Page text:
Where’s your problem solving happy place?

5 10 2009

I took an algorithms exam last week.  It did not go well.  I knew it wouldn’t though since I hadn’t spent much time on the material.  The interesting thing though is the difference in the parts that went well and the parts that didn’t.  Hashing and trees were no problem while recurrence relations and mathematical induction very much were.  See the difference? It’s between the concrete and the abstract; or for me, things I can visualize and things I can’t.  I know I can do them, but I’ll need to work very hard to get those abstract things down.

This leads to my question: Where do you like to solve problems?  At abstract and theoretical layers like mathematics and theoretical physics?  Fundamental layers, like the sciences and social sciences?  Applied layers, like engineering and education?  Interaction layers, like languages, communications and tools?  Observation layers like art, music and literature?

Okay, those are all my own ad-hoc classifications ranging somewhere between the smallest things and the largest things with humans and human society thrown in.  Don’t flame me, these are thoughts in progress.  Please contribute, though.

Anyway, I probably work best and most enjoy working at the level of interaction, mainly with communications and tools.  Some of may favorite leisure reading materials are tools catalogs, both high and low tech.  Why?  I think mainly because I find the *something else* that can be done with the tools fascinating, even if I don’t want to do the *something else* myself.  As far as communications goes, I think tools like Twitter, Facebook, LinkedIn, Google Voice, and the internet in general can be and are being put to good use.  (It also helps to think of them as communications tools rather than that great buzzterm “social network tool/site/blinkyflarg.”)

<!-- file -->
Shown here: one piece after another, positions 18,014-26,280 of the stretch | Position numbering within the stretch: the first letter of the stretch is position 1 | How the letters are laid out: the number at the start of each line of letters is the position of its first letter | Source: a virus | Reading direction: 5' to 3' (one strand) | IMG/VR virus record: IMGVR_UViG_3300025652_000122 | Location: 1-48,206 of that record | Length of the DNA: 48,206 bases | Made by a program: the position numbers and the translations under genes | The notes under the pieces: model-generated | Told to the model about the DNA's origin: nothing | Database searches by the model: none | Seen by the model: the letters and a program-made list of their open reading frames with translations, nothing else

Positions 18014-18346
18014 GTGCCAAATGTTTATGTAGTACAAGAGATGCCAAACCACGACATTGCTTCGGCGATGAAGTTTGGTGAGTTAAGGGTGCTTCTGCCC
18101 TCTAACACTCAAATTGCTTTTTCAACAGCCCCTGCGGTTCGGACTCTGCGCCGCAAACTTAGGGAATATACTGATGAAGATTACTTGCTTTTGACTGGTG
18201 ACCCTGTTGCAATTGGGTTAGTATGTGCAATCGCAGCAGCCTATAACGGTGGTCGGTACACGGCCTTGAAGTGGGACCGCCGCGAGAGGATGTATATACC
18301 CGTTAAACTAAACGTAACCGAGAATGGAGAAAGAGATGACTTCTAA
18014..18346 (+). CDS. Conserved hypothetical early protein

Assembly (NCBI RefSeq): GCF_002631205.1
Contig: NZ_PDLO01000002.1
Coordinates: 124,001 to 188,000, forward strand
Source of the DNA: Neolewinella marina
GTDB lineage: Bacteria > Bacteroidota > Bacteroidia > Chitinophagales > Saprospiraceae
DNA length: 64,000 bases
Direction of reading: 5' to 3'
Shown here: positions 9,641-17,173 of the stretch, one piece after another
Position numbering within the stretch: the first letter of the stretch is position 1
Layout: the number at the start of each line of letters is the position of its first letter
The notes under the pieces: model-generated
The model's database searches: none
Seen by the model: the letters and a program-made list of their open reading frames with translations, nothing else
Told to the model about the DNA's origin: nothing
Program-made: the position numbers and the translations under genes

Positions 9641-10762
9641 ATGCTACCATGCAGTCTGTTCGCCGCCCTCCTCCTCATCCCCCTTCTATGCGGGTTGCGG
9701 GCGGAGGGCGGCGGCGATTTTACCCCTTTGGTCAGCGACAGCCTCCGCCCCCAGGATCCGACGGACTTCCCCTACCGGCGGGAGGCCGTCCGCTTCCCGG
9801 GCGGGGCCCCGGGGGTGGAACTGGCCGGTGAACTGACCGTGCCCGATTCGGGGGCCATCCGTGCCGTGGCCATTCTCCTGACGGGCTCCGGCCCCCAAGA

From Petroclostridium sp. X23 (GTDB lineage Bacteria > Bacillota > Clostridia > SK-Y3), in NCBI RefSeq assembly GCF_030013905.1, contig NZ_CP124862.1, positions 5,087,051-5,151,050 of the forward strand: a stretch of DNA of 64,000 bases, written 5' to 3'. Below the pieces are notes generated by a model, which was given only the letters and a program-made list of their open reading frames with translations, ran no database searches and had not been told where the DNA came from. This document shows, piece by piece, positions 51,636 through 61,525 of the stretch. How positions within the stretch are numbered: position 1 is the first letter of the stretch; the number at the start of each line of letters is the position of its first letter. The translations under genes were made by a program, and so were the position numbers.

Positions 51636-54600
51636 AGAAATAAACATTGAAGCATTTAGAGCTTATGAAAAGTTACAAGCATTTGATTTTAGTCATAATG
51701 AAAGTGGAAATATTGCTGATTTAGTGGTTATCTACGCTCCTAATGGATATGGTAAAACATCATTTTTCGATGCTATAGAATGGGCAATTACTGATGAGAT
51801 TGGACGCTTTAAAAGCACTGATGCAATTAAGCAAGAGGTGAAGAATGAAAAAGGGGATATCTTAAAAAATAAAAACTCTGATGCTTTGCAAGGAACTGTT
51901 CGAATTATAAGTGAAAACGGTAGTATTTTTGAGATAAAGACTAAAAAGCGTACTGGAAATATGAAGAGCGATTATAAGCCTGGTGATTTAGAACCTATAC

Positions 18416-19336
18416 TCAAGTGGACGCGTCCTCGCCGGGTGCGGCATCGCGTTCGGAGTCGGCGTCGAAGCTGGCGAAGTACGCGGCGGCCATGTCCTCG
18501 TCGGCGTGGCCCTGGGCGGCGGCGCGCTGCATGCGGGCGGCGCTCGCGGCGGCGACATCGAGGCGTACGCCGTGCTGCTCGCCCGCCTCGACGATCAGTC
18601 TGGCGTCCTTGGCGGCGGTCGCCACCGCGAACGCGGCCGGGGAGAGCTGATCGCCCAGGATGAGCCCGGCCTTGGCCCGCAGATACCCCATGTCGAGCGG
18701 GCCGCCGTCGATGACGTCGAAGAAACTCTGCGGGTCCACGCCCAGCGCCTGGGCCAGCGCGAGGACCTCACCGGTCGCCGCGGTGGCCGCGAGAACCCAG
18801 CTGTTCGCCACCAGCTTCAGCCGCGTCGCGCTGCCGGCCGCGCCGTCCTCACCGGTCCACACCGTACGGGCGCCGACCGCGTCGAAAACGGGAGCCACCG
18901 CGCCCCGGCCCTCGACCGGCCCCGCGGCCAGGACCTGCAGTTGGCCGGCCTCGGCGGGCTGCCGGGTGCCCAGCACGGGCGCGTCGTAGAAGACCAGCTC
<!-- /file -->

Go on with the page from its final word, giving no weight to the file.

So I’m here to learn: where is your problem solving sweet spot?  Or, can you help clarify what I’m trying to say?





2 responses

7 10 2009

I’m not convinced the difference in the parts of the test are strictly between concrete and abstract. Unless you tell me you can’t do high school algebra, which is quite abstract. I won’t believe you if you do tell me that, though. 😉

The place I think I excel at solving problems is in a logic-based setting with rules and a guide. This is why I like programming: (1) writing programs involves thinking logically, (2) the rules are defined by the syntax and type system, and (3) the guide is the compiler and the output, telling me when I am doing something wrong. I have come to enjoy programming in Haskell, because the type system is much stronger, meaning the rules are much stricter than those of many other languages, and the compiler has a very firm hand that smacks you when you do something silly. It also means I spend less time looking at the output, because I have more confidence in the compiler.

There are other environments in which I like to solve problems as well, including design and user interface, but my sweet spot is logic and programming.

10 10 2009

“I can’t do algebra.” Seriously. I had to get help solving a polynomial to finish out a proof. It was obvious after the fact, but very troublesome before. Okay, I’ll modify this to “I find it really, really difficult…” 🙂

You’re probably right about the abstract vs. concrete. My first thoughts were that if it can be implemented in a computer then it must be concrete. But then I looked up automated mathematical induction and realized that we’ve been have computers do more and more abstract stuff, from simple arithmetic in the early years (think census) to now, well, automated mathematical induction. (I’ve been watching James Burke’s Connections series, again.)

Maybe concrete and abstract don’t have a binary relationship.

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